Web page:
The IT Method is an exercise to help you develop the content of your presentation.
The IT Method is a five-step process:
This is your chance to brainstorm – capturing ideas, concepts and information.
Brainstorming is a method for developing creative solutions to problems. Your
goal is to think freely, putting everything that you may want to say down on paper.
You can brainstorm on your own, but often a small group brainstorming together
can really augment this creative process.
Sticky notes give the creative process great fertility. You can brainstorm
more freely when not hampered by a linear outline or a sequentially generated
|With your topic identified and sticky notes in hand, capture
down everything and anything that relates to your subject, flavored by the particular
audience you will be presenting to. Don't be concerned about relating all of
your ideas or whether you even plan to use all of the generated ideas. Just
capture the ideas – one per sticky note! Collect the ideas and stick ALL
of them on a flip chart.
Keep your left brain (your internal editor) out of this brainstorming process.
This activity is strictly a right-brain function – pure free-association
TIP: Brainstorming works best when a time limit is established.
Now, mentally step back from this field of yellow sticky notes and do what you
would naturally do – put the notes in groups!
Group your notes according to the natural associations you see in the material.
Do not force every idea into a category – some will be left over.
TIP: If you find that a category has more than 10 notes, consider whether
it should really be more than one category!
After you group the sticky notes, give each group a name or title.
Next, ask yourself the question, "Which of these groups do I want this
particular audience to hear about first, second, third," and so on. Try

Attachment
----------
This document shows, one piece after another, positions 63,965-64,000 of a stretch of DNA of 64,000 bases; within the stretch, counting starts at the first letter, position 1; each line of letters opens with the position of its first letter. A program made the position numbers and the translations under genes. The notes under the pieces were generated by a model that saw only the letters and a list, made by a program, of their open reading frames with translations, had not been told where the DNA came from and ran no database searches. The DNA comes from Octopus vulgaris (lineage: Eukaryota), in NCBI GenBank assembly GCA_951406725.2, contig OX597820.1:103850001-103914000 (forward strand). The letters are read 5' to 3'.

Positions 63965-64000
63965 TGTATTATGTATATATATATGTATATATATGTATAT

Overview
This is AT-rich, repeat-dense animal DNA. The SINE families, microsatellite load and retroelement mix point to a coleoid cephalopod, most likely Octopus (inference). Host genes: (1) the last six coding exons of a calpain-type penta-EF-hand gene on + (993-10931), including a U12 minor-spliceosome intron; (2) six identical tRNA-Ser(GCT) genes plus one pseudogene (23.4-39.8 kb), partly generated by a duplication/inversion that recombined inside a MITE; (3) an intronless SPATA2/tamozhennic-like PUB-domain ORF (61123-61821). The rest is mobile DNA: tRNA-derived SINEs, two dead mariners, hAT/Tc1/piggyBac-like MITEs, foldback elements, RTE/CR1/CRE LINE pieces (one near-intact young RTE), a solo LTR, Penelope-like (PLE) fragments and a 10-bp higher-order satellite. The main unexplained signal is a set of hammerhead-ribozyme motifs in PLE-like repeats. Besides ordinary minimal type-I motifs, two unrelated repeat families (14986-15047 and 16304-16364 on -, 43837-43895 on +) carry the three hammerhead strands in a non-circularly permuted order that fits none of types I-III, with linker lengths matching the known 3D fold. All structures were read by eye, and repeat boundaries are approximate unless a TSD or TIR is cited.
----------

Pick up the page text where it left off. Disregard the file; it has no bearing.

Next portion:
to keep the number of groups relatively small.
Many people believe that three is the ideal number of points around which to
organize your presentation. This is not an absolute! Just try to keep it simple.
Save the unused groups. They may provide input for other parts of the presentation.
These groups also can provide a source for the question-and-answer period of
the presentation and may be used in future presentations on the same subject
to other audiences.
Now, simplify your notes: trim the ideas within each group and put them into
a logical order. Remember, even though many experts believe three is the ideal
number, you are not bound to it.
Go back to your presentation strategy and review your position, desired actions
and listener benefits. Make sure you define these items in your presentation.
Usually, the desired actions and listener benefits should be stated in the
introduction and restated in the conclusion.
You are now ready to add spice to your presentation framework! The purpose of
spice is to add memorability, aid retention and otherwise enliven your presentation.
Spice it all! Don't forget to spice the beginning and ending – remember
that the opening and the closing are the most important items in the presentation.
Identify where the peaks of the presentation are, and what type of spice could
be added to the presentation. These are the contents of your spice cupboard:
Now that all of the planning work has been done, the presenter must write, write,
write and edit, edit, edit before developing the visuals to accompany the presentation.
“The IT Method" is a written excerpt from Presenters University's
Power of Wow! seminar on improving your presentation skills.
Article reprinted with permission from www.presentersuniversity.com